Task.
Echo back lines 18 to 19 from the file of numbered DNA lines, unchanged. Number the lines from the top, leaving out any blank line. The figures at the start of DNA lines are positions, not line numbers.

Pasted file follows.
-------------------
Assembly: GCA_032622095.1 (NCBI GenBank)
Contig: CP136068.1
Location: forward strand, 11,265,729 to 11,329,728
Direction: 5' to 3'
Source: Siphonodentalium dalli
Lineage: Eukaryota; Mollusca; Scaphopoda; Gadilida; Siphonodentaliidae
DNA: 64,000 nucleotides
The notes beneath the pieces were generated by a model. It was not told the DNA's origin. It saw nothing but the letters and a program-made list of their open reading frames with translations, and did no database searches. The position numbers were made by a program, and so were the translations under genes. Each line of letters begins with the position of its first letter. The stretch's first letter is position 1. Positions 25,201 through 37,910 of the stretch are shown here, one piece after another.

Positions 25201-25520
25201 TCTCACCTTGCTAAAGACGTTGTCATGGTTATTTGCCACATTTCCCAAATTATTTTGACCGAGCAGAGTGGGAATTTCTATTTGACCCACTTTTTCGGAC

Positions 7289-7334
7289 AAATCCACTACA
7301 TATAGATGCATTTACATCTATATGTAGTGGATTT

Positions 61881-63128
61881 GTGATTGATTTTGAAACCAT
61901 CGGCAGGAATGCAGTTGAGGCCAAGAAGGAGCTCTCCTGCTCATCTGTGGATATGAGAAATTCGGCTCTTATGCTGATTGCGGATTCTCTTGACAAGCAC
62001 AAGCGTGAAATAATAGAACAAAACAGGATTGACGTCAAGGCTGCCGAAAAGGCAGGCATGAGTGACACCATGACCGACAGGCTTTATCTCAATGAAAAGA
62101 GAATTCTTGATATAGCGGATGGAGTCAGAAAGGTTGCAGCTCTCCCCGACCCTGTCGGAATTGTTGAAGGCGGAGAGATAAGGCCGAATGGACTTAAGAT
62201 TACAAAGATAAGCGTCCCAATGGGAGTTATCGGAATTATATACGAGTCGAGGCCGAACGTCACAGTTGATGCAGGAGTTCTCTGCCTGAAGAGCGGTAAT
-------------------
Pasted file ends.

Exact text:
62101 GAATTCTTGATATAGCGGATGGAGTCAGAAAGGTTGCAGCTCTCCCCGACCCTGTCGGAATTGTTGAAGGCGGAGAGATAAGGCCGAATGGACTTAAGAT
62201 TACAAAGATAAGCGTCCCAATGGGAGTTATCGGAATTATATACGAGTCGAGGCCGAACGTCACAGTTGATGCAGGAGTTCTCTGCCTGAAGAGCGGTAAT